and then we will ‘borrow’ it off you afterwards lol
I was away on holiday recently and smashed my phone, resulting in the inability to access my Monzo banking. The main problem was I could no longer top up, so I couldn’t use my card either.
While this was an inconvenience (I had other cards with me) it strikes me as being a potentially big problem if I move all my banking to Monzo when Current Accounts are available.
I’m thinking maybe I’ll have to get another device (a spare iPhone or iPad) and ensure I have this with my on holidays, but do Monzo have any plans to deal with this problem? A web interface perhaps?
i believe a web interface is in the pipeline
Sorry to hear about your phone! We’re looking into building a basic website which will allow people who are unable to access the app to carry out basic functions such as check their balance or reorder a card but this is still in the pipeline.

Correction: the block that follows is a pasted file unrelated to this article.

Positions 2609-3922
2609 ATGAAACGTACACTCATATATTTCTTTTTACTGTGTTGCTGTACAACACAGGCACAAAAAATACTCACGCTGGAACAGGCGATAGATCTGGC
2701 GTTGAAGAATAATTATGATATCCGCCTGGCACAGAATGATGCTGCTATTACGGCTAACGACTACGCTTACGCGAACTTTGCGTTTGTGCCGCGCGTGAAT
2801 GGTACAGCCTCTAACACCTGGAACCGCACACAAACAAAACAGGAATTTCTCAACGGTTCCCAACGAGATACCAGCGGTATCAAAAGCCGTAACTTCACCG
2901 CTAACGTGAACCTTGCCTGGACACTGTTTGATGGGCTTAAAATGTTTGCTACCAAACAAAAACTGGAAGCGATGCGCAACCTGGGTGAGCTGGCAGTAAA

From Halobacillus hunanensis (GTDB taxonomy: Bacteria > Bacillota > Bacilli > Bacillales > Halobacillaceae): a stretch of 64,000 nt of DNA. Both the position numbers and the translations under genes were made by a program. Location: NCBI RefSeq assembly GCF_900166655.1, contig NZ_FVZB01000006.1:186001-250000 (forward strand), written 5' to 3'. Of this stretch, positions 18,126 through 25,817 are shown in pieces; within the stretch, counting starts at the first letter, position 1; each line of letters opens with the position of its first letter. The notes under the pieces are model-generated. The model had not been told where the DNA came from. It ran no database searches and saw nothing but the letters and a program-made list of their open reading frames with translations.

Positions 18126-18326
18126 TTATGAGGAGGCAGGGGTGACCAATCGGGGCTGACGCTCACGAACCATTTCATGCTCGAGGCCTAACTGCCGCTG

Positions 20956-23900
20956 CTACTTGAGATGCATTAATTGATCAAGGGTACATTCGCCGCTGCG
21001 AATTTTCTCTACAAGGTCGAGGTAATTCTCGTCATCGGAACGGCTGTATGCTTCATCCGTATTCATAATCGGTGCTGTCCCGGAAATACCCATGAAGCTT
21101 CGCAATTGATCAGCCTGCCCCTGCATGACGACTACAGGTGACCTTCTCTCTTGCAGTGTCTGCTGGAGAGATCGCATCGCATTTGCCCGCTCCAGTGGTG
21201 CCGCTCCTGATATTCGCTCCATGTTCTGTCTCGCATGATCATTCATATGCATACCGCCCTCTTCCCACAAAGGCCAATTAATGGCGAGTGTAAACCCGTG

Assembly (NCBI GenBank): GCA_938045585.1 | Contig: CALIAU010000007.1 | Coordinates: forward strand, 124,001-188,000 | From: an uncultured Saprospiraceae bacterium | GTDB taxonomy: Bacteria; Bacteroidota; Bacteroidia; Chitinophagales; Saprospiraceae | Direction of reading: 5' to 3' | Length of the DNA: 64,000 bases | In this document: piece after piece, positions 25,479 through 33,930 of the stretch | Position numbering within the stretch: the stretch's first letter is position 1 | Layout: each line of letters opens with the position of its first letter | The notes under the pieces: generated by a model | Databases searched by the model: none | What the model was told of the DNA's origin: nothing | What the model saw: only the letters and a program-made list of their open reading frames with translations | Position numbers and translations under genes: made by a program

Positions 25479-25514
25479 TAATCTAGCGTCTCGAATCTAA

You can login to the app on one tablet, one iOS and one Android device simultaneously, so I would advise using the spare iPad in the short term if that’s an option!
Cancel card without the app
Okay thanks for the quick response Naji.
Thinking back on my past experiences on holiday one functionality that would be very important in the event of losing access to my phone would be the ability to set up new payments (or change/cancel existing ones). I’ve been on holiday before where I’ve had to set up a new payment and change another (which is why I always carry a card reader with me on holiday).
P.S. off topic but I love the release notes for iOS updates, they sure beat the pants of Facebook, etc.
Really good point, thanks for this @christiaanb!
haha yep I know @james has a lot of fun with those updates
Will there be Monzo online banking app ??
I’ve moved your post here, where you’ll find the latest update from the Monzo team & most of the comments from other users, I hope that helps